Redundantly encoded information is a concept that involves the encoding of information in a way that it can be observed several times, even when some parts are removed or altered. This concept is present in various fields like linguistics, genetics, and computer science.
Imagine that you are exploring a jungle. You want to learn more about its composition and the relationships between its animals. Specifically, you want to learn about the food chain in it. You spend your days in the jungle, examining the consumption behaviour of several different animals.
Sooner or later you will find the same instances of predator-prey instances all over the jungle – whenever some animal A is eating plant B or eating animal C, it’s likely that you will find the same behaviour in some other part of the jungle.
Thus, predator-prey relationships are redundantly encoded in the jungle. You can infer from one instance to many others. You throw away one observation (animal A eats plant B) and still remain with the same amount of information about predator-prey relationships.
In linguistics, redundancy is the presence of extra information that can be removed without affecting the meaning of a statement. For example, consider the following sentences:
- Will John leave the room?
- Should John leave the room?
- I dare John to leave the room!
- When will John leave the room?
In all these statements, the core piece of information is that John leaves the room. The other parts of the sentence provide context or extra information, but are not strictly necessary to convey the main idea. This redundancy helps to ensure effective communication, as it allows for the message to be understood even if some parts of the sentence are lost or misheard. Thus, the proposition of these sentences is redundantly encoded: John leaves the room.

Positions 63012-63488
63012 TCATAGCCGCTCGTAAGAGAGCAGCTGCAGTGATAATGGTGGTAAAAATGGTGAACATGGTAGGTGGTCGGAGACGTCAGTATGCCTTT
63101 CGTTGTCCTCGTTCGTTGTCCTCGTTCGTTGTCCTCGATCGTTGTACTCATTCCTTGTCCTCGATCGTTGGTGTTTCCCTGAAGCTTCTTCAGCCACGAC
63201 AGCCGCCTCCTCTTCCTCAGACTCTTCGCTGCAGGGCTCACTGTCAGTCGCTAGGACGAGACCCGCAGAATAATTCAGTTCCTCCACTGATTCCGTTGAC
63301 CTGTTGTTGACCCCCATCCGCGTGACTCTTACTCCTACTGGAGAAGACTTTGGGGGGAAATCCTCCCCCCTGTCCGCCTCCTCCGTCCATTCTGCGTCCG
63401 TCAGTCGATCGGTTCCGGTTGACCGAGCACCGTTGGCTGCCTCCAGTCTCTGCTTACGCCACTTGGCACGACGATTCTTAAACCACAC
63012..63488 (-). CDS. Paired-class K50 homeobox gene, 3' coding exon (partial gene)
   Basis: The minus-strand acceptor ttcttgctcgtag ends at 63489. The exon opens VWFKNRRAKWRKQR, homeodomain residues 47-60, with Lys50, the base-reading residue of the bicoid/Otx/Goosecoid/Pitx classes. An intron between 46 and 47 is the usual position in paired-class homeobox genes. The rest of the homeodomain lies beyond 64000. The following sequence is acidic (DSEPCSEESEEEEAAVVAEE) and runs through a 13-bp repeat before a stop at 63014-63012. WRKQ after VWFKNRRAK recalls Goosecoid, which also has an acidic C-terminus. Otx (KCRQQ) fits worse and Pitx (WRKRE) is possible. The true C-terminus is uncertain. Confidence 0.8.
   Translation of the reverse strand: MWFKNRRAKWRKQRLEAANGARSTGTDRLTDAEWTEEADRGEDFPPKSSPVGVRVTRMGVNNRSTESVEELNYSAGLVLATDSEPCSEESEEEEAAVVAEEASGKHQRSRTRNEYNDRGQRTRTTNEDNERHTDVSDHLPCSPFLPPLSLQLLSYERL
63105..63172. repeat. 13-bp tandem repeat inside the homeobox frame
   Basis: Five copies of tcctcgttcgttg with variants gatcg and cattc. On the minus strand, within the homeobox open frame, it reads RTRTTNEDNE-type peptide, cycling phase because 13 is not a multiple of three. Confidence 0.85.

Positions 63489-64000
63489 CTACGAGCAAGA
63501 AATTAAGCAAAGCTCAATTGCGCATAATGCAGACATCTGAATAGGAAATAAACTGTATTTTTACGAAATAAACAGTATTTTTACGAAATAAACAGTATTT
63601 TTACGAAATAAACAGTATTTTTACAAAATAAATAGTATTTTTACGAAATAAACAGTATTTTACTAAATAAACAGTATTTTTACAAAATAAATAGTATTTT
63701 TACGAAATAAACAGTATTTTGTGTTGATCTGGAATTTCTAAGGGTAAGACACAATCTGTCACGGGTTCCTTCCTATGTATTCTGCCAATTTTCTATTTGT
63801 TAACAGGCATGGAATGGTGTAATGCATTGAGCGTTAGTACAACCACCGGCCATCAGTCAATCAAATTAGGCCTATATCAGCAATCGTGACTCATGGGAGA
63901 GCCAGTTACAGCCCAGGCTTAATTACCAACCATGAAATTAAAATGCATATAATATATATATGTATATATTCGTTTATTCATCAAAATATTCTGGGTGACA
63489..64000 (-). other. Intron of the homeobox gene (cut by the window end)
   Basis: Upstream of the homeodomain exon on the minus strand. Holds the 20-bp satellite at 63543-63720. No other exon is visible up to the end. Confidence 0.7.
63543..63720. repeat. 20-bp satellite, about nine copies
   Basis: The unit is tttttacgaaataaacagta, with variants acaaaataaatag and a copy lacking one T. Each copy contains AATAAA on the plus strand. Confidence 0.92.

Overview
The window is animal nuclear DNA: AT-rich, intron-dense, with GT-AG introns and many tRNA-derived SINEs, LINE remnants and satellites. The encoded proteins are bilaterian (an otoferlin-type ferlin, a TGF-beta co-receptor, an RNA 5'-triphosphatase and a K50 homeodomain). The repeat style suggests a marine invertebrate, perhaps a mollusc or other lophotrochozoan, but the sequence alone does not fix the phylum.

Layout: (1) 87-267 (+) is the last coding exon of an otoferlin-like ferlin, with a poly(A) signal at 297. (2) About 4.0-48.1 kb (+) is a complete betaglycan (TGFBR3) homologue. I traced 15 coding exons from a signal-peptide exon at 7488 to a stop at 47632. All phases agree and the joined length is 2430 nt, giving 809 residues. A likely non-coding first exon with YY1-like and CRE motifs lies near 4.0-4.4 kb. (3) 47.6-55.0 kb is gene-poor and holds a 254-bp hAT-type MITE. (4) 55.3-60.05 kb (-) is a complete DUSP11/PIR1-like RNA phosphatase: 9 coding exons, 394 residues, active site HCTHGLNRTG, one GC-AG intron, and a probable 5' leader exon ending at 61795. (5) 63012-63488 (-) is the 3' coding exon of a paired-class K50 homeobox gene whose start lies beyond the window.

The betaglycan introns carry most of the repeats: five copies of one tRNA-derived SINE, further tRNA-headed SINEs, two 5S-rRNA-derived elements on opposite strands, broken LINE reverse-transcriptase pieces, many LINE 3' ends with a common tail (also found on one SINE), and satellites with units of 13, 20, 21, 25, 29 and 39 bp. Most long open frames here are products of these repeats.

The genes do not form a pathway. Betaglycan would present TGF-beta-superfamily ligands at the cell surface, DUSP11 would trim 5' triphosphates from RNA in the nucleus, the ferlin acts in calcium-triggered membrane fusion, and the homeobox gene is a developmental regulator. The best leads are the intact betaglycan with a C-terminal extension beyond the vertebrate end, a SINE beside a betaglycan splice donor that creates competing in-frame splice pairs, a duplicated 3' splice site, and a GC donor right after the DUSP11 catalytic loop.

John Wentworth explored further examples in his post about redundantly encoded information and abstractions.
Source: Wentworth, J. (2022) ‘Abstractions as Redundant Information’. Available at: https://www.alignmentforum.org/posts/vvEebH5jEvxnJEvBC/abstractions-as-redundant-information (Accessed: 20 March 2023).
Chan, L., Lang, L. and Jenner, E. (no date) ‘Natural Abstractions: Key claims, Theorems, and Critiques’. Available at: https://www.alignmentforum.org/posts/gvzW46Z3BsaZsLc25/natural-abstractions-key-claims-theorems-and-critiques-1 (Accessed: 19 March 2023).